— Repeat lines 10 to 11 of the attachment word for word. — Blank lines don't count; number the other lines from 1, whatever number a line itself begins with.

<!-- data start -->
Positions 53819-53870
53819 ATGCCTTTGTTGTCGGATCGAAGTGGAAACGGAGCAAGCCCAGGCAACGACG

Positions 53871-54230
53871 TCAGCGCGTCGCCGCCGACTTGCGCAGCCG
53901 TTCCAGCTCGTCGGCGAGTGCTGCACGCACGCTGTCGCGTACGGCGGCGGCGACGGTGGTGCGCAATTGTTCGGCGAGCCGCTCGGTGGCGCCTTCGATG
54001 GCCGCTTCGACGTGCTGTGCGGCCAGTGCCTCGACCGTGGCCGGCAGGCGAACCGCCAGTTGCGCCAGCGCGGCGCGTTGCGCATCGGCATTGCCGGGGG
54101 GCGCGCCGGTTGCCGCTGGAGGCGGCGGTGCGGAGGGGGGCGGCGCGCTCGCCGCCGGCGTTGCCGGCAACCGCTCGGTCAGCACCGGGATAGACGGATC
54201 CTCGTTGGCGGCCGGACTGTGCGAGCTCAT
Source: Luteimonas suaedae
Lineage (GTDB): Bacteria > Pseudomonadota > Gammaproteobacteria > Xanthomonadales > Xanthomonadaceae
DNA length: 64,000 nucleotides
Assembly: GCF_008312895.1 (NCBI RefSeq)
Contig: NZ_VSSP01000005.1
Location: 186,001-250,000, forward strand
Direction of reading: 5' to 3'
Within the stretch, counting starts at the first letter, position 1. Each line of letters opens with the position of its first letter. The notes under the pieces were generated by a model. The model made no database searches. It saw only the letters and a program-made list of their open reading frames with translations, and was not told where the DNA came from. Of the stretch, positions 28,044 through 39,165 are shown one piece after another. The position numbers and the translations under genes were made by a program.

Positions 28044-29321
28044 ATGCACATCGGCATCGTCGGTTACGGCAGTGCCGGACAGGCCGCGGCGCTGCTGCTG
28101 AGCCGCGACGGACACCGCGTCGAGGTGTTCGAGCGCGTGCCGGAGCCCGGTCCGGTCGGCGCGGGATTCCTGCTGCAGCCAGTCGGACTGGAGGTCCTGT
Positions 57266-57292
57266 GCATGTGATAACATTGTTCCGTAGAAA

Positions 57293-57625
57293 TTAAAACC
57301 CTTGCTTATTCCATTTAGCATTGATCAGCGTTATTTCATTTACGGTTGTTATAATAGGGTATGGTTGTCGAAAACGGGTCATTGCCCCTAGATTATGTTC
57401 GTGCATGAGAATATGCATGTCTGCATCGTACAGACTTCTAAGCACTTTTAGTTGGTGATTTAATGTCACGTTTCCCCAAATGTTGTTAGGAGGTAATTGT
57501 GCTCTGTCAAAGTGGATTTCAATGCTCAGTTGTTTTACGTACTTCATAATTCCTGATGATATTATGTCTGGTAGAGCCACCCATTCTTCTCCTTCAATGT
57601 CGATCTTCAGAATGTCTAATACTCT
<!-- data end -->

Lineage (GTDB): Bacteria > Pseudomonadota > Gammaproteobacteria > Xanthomonadales > Xanthomonadaceae
DNA length: 64,000 nucleotides